Oh I’ve been there so many times…self-compassion is so so hard. I don’t give myself a break either, always questioning my own parenting. I think it’s especially hard when you have a child with special needs because sometimes we are even harder on ourselves, when really it should be the reverse. I’m glad you’re aware that you need to work on this, because it in turn makes ME aware that I need to work on this too…our kids may be 40 when it happens, but eventually we’ll find our self-compassion.

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  6. Yvonne

    This is a brave post! And you are doing great. That you are noticing the need for self-compassion, even after first judging yourself and Bridget, is compassionate. Baby steps as they say. I’ve read that between 70 – 80% of our thoughts are negative, so if we even reduce that to 50%, what a difference it makes.
    And if you want to speed things up, I recommend “Self Compassion” by Kristin Neff. She has made studying self-compassion her life’s work and has over a decade of experience. She also has a child with special needs, so she understands. (I wrote a review of her book on my Inquiring Parent blog.)

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    1. firebailey Post author

      Thank you, Yvonne. I seriously hope that figure (70%) isn’t true but if it is my goal is to make that number reduce and quickly. I will check out that book for sure!

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  7. TheMomCafe.com

    Oh Kerri! I get this in so many ways!! I have had those same feelings about similar experiences I put my own kids through and regretted my decisions…

    This is definitely where we need the most grace… we need to POUR it on ourselves!! We are doing the best we can.. and we will have those thoughts and make some decisions that weren’t the smartest… we will regret things and we will be angry at ourselves… but we MUST let it go.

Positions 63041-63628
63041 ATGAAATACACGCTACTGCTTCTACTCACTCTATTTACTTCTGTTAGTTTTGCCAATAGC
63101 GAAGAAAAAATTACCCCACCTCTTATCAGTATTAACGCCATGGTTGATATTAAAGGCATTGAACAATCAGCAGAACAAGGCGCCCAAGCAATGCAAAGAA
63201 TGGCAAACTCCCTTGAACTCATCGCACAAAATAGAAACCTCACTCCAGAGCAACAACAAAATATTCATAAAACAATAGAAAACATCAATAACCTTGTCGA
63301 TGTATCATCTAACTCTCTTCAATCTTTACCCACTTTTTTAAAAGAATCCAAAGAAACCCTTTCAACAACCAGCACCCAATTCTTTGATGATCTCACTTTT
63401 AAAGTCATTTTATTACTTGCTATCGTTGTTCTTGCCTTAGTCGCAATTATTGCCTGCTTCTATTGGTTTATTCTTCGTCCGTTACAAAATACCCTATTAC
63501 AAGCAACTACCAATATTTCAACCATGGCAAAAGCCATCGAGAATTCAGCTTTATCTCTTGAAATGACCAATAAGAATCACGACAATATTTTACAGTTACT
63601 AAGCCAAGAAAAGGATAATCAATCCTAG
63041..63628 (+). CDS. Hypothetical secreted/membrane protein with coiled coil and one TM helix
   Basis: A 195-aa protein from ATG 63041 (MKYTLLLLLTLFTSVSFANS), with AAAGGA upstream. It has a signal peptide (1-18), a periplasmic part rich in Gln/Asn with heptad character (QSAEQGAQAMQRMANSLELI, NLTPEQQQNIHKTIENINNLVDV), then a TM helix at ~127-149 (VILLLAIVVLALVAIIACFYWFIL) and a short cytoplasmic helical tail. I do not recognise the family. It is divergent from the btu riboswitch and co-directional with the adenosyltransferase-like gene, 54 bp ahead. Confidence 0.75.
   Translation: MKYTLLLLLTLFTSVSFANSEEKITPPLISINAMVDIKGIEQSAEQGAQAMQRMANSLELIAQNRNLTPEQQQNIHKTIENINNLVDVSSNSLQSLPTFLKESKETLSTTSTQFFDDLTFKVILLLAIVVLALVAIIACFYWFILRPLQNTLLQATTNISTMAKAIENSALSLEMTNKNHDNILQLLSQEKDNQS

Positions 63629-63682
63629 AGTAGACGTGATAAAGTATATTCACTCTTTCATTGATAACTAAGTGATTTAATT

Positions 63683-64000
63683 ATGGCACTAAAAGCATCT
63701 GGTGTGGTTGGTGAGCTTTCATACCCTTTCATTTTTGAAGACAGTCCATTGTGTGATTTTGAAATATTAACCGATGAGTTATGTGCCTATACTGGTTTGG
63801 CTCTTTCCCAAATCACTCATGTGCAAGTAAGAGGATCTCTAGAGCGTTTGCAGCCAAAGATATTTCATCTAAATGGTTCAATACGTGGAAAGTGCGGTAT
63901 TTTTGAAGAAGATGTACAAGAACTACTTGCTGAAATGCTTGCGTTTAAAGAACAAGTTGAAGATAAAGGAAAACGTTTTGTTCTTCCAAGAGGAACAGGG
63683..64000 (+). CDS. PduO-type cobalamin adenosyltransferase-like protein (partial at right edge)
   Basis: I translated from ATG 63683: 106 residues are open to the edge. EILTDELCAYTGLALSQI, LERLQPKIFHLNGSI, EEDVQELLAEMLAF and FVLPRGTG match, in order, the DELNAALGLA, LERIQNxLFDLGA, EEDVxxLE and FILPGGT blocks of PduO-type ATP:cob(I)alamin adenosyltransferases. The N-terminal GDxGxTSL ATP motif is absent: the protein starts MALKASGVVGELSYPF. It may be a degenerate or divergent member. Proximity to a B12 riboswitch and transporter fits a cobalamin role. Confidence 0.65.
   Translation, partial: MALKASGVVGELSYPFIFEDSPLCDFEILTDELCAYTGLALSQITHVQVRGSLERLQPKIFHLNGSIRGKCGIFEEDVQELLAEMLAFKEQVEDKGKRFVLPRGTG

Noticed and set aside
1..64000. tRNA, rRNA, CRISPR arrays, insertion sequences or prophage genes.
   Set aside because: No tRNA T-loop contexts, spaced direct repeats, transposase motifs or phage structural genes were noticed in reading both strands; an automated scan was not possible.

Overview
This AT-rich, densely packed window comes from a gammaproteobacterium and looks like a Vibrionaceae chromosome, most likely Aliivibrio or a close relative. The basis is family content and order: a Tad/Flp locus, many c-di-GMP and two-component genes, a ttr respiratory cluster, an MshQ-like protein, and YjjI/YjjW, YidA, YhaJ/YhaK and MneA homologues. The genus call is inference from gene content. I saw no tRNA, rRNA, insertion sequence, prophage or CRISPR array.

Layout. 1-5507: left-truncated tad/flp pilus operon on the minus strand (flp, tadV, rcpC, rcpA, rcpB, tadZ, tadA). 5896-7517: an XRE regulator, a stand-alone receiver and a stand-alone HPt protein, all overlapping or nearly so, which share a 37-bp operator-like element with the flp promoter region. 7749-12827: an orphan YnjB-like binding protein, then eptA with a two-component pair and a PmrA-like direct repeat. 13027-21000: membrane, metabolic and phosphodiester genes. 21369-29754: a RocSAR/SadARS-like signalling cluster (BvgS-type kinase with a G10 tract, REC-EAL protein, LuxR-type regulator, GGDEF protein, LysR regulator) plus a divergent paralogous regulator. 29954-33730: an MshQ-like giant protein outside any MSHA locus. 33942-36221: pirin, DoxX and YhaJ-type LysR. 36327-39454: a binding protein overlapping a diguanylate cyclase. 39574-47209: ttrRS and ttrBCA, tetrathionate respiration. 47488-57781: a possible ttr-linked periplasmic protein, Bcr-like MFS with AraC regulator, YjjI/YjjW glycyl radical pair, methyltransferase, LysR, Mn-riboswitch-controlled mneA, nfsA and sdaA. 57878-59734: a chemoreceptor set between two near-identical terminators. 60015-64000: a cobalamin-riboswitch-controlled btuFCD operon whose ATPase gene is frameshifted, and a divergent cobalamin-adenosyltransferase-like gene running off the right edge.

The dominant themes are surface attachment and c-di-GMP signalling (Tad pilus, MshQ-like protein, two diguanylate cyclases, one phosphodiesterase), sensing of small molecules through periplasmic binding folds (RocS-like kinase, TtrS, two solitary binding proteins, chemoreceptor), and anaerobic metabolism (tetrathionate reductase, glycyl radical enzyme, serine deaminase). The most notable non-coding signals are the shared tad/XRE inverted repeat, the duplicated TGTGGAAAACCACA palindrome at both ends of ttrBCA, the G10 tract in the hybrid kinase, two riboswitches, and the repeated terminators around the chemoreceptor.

I always find that my own feelings are the very things that bring me and my children down farthest. The actual behavior or thoughts or decisions weren’t as bad as my response and the aftermath of me spiraling down in depression or guilt about it all. Does that makes sense? I swear my own drama is what my greatest burden of all. Sigh.

    EVERY mom goes through this. I’m working on letting go of the guilt, the discouragement and giving myself more grace. How about you do that too, right?

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    1. firebailey Post author

      That makes perfect sense. I knew at the time that my emotion was feeding hers but could not break that cycle. I am trying to work on it, expose us to more situations rather than isolating her. It is something we have always done, been OUT there with Bridget. It usually works but then….

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  8. Kristi Campbell - findingninee

    Oh friend. Yes. You. all of it. I cannot stand it when I feel embarrassed by a behavior and then I cannot stand it that I felt that way and am sure that if I’d just handled it differently myself… sigh. Self compassion. It’s so hard. Why is it so much easier to feel empathy for other people than it is for ourselves? Love.

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  9. Sandy Ramsey

    I believe that just the fact that you can write this here and recognize it, well that is more than half the battle. Most of us are much quicker to give others a break but will beat ourselves up endlessly. I do it all the time and drive myself nuts dwelling on it. I hope you find a way to give yourself a break. It’s gonna be okay.

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    1. firebailey Post author

      I think it is a struggle, for everyone. Even those who seem uber confident. But to have a goal in mind, to find be willing to keep finding ways to quiet that voice. That is where the battle will be won.

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  10. thelatchkeymom

    I don’t have an answer for you, but I can tell you that you’re not alone. Barrett has embarrassed me so many times, that now I’m numb to it. Perhaps that’s the answer? Barrett is much older than Bridget, so perhaps time and experience will allow you to be more forgiving and compassionate of yourself! I guess maybe I did have an answer? I don’ t know…

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    1. firebailey Post author

      Being numb will help for sure! I don’t think that is what it is with you though…more like you KNOW that these moments don’t matter in the long run. I hope I get there sooner rather than later!